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Re: the market hasn't spoken - it hasn't bothered to listened [was Re: fear of "invisible metadata"]

From: Aaron Leventhal <aaronlev@moonset.net>
Date: Tue, 26 Jun 2007 13:53:10 +0200
Message-ID: <4680FE26.9090802@moonset.net>
To: Henri Sivonen <hsivonen@iki.fi>
CC: John Foliot <foliot@wats.ca>, "'Gregory J.Rosmaita'" <oedipus@hicom.net>, "'HTML WG'" <public-html@w3.org>, wai-xtech@w3.org, w3c-wai-ig@w3.org

This is good -- I agree with almost everything you're saying. The only 
small quibble I have is that I think the short term solution will 
actually increase the motivation to get the long term solution right.

But I especially agree that WGs shouldn't just take what some random 
a11y experts say, no matter how assertive or inflexible they are. 
Thinking about better long term solutions is a great thing.

Any "experts" out there should know that a discussion is good and be 
sure to listen to the concerns of any WGs.

- Aaron




Henri Sivonen wrote:
> On Jun 26, 2007, at 13:05, Aaron Leventhal wrote:
>
>> Henri Sivonen wrote:
>>> People aren't really disagreeing on the needs on the use case level. 
>>> For example, the need of blind users to query a table cell for its 
>>> headers has not been disputed. However, the accessibility expert 
>>> clique and the WHATWG clique have different views on what kind of 
>>> technical solutions best address the use cases. The general pattern 
>>> is that the accessibility expert clique goes for explicit 
>>> accessibility annotations that put the maximal burden on authors and 
>>> the minimal burden on UAs and the WHATWG clique goes for extracting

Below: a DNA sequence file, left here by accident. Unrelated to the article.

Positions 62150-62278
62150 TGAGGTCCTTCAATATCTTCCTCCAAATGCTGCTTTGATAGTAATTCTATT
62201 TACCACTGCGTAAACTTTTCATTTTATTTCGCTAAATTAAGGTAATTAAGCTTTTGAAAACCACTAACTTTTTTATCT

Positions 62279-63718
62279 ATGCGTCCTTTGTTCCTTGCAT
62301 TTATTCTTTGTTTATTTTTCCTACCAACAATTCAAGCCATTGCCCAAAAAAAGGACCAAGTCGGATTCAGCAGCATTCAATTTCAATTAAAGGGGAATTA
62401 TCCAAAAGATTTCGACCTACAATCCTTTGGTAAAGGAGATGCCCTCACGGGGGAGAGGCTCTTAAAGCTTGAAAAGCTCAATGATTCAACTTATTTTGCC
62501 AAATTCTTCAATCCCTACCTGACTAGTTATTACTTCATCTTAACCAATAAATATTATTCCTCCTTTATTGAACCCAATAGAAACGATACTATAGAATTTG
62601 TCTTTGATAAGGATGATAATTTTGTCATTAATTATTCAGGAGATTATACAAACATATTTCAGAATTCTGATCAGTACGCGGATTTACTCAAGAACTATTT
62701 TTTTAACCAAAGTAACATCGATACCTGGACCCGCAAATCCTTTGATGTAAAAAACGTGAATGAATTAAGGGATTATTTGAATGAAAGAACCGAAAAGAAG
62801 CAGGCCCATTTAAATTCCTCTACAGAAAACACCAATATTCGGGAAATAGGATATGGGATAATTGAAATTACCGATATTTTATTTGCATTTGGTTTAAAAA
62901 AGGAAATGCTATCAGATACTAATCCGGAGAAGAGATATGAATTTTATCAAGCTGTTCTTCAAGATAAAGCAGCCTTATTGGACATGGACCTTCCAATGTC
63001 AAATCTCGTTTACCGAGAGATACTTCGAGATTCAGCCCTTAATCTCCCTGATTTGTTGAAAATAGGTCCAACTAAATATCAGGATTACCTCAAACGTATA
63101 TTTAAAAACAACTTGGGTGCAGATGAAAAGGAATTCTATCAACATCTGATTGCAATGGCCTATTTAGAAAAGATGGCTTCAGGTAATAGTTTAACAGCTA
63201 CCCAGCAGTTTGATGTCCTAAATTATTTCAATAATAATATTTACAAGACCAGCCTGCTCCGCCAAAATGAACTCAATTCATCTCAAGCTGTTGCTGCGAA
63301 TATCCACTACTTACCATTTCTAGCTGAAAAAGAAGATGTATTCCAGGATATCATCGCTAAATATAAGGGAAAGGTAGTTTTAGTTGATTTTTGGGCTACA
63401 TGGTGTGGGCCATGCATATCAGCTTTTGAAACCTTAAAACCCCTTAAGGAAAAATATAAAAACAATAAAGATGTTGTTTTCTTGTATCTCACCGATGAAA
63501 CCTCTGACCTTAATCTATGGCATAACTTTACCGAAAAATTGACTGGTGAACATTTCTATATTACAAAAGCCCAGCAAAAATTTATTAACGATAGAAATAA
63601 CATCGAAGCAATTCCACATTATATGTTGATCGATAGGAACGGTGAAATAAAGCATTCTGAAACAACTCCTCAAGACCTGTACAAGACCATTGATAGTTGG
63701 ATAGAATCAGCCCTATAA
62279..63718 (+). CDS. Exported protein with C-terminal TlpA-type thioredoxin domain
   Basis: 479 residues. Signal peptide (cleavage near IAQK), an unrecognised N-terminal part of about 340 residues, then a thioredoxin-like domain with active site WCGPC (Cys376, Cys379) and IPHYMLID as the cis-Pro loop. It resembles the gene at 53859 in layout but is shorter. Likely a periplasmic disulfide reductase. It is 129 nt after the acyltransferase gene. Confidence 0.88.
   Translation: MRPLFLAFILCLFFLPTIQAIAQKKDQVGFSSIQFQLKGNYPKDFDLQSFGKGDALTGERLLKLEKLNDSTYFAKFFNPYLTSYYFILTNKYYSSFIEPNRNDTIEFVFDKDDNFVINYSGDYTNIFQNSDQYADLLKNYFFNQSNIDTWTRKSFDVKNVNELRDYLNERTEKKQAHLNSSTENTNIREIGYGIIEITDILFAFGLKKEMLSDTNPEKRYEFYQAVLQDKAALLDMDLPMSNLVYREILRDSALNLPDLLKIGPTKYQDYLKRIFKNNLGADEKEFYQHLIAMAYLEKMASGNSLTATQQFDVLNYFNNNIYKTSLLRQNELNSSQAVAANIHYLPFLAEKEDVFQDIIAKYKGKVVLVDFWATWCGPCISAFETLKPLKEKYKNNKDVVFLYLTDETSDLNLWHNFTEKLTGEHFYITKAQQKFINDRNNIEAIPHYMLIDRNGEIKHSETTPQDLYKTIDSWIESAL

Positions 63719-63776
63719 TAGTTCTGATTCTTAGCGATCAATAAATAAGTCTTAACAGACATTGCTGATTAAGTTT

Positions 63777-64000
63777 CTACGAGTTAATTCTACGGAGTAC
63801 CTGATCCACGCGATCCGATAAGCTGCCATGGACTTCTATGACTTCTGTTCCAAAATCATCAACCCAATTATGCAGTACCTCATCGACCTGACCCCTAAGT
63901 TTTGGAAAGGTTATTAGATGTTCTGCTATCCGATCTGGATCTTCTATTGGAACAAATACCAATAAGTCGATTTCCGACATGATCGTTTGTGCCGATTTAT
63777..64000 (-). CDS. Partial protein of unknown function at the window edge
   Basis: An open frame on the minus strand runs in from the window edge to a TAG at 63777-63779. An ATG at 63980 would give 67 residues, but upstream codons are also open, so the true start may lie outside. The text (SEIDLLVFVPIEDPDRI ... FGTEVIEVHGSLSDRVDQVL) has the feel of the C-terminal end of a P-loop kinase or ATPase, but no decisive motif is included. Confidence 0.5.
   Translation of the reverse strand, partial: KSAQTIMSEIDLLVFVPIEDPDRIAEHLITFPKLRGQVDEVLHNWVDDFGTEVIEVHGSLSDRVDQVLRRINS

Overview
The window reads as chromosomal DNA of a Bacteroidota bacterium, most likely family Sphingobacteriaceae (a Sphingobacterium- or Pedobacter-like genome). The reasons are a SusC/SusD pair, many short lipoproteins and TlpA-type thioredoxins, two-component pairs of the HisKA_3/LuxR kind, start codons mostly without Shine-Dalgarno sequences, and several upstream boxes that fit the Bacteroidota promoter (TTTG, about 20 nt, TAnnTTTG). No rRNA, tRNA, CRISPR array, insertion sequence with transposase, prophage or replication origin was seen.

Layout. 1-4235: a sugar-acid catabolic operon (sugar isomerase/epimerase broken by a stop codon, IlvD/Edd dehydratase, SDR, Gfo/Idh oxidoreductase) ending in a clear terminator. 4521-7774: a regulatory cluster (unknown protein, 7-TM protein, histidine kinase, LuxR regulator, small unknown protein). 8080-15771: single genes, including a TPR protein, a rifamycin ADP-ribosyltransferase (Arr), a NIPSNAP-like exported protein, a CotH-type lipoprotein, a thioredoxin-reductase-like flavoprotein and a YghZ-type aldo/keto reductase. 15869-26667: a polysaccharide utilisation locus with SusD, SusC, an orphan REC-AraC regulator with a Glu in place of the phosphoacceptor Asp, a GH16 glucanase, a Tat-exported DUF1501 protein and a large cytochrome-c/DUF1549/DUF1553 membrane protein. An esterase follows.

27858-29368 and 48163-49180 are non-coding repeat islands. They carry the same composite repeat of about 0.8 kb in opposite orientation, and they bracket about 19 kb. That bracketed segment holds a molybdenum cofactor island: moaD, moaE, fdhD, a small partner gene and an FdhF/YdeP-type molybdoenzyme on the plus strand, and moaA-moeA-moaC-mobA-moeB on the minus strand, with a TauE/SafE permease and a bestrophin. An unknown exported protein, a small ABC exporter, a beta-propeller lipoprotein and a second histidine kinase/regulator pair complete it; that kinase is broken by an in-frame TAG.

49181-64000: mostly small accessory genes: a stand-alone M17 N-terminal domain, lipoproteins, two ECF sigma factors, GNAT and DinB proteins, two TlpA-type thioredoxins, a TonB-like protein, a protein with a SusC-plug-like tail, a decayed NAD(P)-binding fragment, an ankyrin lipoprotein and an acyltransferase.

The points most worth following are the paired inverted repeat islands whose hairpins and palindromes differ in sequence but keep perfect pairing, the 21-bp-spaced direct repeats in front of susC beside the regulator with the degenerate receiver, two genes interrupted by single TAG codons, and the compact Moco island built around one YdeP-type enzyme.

>>> accessibility information from markup that has other purposes as 
>>> well while trying to shift the burden away from authors.
>>>
>> Okay, I'll represent myself as an "accessibility expert" so people 
>> can throw tomatoes at me.
>
> I don't want to throw tomatoes at anyone. I'd much prefer the WG 
> exploring different ways of addressing use cases without tomato throwing.
>
>> Support in HTML for @role does not mean HTML should not provide a 
>> better solution whenever it can. I also don't think we need to argue 
>> that allowing accessible web applications as soon as possible is 
>> important.
>
> As I see it, the main danger of short-term add-on solutions are that 
> they decrease the motivation for UA and AT vendors to implement 
> long-term solutions and they may decrease the motivation for members 
> of the HTML WG to think hard about developing long-term solutions. I 
> also think that making existing short-term add-on solutions 
> non-conforming is too drastic a measure to address this danger. 
> Unfortunately, it seems that these discussions that appear 
> confrontational are necessary in order to get the WG think hard about 
> long-term solutions that scale to the Web of non-expert authors.
>
>> Yes, it is better to make things easier for web authors. Improving 
>> HTML to build all kinds of useful features together into new elements